METHOD OF FEEDING YARN. TO A KN ITTING PLACE ON A TEXTILE MACHINE Filed Jan. 9, 1970 3 Sheets-Sheet z INVENTOR #JPL A946 1/[ @0657 WL, awe/7 A sq. 21, 19-11 METHOD 0F FEEDIAG YARN TO A KNITTING PLACE ON A TEXTILE MACHINE Filed Jan. 9. 1970 3 Sheets-Sheet 5 INVENTOR K146! 646M051 FflM/V United States Patent 3,606,975 METHOD OF FEEDING YARN TO A KNITTING PLACE ON A TEXTILE MACHINE Karl Isac Joel Rosen, Villa Haga, Ulricehamn, Sweden Filed Jan. 9, 1970, Ser. No. 1,635 Claims priority, application Germany, Jan. 22, 1969, P 19 03 133.5 Int. Cl. B65h 51/20 US. Cl. 242-47.12 1 Claim ABSTRACT OF THE DISCLOSURE A method of feeding yarn to a knitting place on a textile machine, such as a knitting, weaving or winding machine, wherein the yarn is drawn oif a bobbin and tangentially wound under tension onto a storing drum in the form of a plurality of windings. The yarn at the winding-on stage bears against a free surface section of the storing drum being moved in the axial direction of the storing drum by pressure at least on the last formed winding by means of a sliding element which is movable in the longitudinal direction of the surface of the drum and/ or forms an acute angle between itself and the outer face of the said drum at least over part of the drum periphery and finally being withdrawn from the storing drum in an axial direction. An irregular ball of yarn having one or more layers at least in parts is formed by reducing the winding tension of the yarn relative to the winding tension to be maintained in a one-layered winding as a result of the pressure which is effective in an axial direction.
BACKGROUND OF THE INVENTION The invention relates to a method of feeding yarn to a knitting position on a textile machine, such as a knitting, weaving or winding machine, wherein the yarn is drawn off a bobbin and tangentially wound under tension onto a storing drum in the form of a plurality of windings, the yarn in the starting zone being placed against a free section of the surface of the storing drum, transported in an axial direction of the drum by pressure on at least the last winding by means of a sliding element which is movable in a longitudinal direction of the surface of the drum at least over part of the drum periphery, and finally being withdrawn from the drum in an axial direction.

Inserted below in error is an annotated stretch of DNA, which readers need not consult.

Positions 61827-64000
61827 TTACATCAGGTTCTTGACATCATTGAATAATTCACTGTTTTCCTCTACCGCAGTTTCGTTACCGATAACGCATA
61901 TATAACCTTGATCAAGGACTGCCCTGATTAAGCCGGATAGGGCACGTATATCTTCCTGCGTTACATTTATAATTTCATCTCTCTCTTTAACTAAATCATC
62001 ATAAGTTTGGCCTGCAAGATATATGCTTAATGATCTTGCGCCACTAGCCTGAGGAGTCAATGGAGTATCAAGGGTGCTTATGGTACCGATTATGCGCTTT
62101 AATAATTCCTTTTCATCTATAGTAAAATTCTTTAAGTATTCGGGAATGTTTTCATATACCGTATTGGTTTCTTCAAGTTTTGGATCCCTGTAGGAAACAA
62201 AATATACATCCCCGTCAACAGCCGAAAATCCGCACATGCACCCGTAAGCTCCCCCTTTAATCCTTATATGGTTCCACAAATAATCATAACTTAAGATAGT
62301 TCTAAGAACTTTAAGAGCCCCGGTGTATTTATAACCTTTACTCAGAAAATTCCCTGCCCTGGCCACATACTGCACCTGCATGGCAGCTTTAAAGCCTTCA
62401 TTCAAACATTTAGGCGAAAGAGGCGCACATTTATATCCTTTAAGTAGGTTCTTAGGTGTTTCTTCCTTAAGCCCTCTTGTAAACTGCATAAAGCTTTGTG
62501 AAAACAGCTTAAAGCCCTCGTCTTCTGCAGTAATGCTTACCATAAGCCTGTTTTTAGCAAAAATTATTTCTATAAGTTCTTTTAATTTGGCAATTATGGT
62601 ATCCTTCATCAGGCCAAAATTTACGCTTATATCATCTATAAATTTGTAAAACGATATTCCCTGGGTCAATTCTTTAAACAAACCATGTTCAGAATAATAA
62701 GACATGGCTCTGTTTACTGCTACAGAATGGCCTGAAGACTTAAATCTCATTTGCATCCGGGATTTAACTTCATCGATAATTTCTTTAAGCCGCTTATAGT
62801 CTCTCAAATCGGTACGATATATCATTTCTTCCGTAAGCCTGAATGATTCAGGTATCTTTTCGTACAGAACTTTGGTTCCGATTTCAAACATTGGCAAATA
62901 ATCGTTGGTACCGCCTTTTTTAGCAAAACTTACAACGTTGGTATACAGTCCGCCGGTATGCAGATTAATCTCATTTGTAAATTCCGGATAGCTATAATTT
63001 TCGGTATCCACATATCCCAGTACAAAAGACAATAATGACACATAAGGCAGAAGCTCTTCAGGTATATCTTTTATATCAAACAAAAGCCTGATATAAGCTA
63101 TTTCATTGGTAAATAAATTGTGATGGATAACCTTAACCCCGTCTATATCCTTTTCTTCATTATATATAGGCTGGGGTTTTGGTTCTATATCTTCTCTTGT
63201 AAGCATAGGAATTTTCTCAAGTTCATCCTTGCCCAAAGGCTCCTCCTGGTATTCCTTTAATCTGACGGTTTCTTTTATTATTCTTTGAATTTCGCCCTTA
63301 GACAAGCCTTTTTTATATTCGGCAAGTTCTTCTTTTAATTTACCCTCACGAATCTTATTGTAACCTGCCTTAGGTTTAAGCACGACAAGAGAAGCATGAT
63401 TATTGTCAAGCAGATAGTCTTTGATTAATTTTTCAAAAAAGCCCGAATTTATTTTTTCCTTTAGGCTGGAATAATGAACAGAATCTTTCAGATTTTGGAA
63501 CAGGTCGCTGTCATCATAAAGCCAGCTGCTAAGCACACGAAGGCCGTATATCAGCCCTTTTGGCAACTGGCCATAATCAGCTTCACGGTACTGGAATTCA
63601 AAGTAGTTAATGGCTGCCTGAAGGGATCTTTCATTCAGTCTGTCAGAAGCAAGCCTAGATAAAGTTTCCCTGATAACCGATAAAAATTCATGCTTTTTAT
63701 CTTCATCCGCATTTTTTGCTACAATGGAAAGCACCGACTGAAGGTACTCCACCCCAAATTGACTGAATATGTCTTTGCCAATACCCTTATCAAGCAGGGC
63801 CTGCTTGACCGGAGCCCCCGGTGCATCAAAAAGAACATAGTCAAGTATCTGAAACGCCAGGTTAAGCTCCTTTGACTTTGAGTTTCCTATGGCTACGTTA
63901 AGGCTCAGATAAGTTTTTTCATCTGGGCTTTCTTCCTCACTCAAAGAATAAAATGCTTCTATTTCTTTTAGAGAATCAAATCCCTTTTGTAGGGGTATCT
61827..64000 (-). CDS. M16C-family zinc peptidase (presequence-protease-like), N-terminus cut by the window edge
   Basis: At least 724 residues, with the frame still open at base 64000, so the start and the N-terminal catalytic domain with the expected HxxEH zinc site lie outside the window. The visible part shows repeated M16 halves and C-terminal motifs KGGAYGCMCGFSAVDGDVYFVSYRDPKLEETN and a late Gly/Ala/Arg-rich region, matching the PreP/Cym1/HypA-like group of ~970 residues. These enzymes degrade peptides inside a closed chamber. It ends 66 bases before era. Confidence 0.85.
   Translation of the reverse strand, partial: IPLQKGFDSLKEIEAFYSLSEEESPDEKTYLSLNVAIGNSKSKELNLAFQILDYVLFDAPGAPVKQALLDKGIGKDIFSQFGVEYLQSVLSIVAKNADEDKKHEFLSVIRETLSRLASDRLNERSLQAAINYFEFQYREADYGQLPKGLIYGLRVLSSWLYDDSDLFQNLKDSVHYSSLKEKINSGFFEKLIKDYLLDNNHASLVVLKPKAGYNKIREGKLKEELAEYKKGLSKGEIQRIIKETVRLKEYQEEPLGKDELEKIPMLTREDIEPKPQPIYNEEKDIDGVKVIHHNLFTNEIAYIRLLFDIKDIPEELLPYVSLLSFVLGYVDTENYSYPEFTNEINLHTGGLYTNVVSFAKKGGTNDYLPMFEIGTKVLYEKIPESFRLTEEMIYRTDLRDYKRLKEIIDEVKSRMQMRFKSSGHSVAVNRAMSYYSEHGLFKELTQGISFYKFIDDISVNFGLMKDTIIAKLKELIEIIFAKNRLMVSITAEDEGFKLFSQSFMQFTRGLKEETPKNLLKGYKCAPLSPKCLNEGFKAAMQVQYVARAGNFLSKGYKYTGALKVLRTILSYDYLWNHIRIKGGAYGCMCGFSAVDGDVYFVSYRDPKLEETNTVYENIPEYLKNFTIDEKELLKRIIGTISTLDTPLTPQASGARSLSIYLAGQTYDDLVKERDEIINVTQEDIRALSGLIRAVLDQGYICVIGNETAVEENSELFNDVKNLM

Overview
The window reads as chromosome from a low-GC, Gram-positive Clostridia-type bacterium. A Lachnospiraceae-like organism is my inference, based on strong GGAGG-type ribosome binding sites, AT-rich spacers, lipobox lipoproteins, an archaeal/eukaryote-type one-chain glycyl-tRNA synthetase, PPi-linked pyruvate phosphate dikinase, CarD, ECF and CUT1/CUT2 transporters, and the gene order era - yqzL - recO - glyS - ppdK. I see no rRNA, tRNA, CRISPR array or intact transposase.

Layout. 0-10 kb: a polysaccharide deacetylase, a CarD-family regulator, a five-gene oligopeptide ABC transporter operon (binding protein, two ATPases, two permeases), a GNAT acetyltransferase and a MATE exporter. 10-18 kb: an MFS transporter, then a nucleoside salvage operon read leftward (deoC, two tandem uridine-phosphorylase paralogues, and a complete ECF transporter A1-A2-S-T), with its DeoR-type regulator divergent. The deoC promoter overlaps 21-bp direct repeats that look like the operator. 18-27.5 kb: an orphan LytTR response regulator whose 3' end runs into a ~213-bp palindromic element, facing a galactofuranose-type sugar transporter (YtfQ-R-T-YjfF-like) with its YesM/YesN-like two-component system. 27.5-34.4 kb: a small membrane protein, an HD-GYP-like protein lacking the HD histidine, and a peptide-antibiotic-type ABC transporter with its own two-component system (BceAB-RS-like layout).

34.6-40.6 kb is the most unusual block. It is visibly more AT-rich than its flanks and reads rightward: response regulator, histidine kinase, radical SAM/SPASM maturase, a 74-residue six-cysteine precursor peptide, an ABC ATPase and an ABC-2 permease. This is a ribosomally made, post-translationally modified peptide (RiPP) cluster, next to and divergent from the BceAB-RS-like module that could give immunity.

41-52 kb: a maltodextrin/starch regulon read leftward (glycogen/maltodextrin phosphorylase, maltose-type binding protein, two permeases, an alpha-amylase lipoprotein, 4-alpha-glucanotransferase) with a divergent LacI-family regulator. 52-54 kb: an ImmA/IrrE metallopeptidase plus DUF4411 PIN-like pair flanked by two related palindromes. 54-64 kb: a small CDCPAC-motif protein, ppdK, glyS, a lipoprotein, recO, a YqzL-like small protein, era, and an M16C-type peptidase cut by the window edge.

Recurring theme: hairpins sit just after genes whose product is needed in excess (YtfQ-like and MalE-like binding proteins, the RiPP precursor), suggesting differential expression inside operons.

With a method of this kind the yarn is to be fed to the knitting position on a textile machine, for example, a weaving, knitting or winding machine, said yarn having a tension which is as low and as constant as possible.-
This desired effect is obtained by interposing a storing drum which forms an intermediate storing means between the bobbin and the knitting position and by the axial Withdrawal of the yarn from the drum. In this connection the storing drum is usually associated with a monitoring device which initiates the winding operation when the yarn supply falls below a given limit on the drum, and stops the winding operation when the yarn supply exceeds an upper limit.
A method of this kind is already known. For the axial movement of yarn windings a spoke Wheel inside the storing drum is inclined relative to the longitudinal axis of the drum and is pivotably mounted about a transverse axis, the arms of said spoke wheel penetrating openings in the wall of the drum. Due to the inclined position of the spoke wheel, the arms form an acute angle to the surface of the drum over part of a periphery. The first yarn winding engages the arms of the spoke wheel having a greater inclination so that the former is displaced by the arms in an axial direction, thereby also moving the previously formed winding. The axial movement of the yarn winding is, moreover, produced by the spoke wheel which is spring-loaded in the pivoting direction. This known method only relates to a winding position on the storing drum.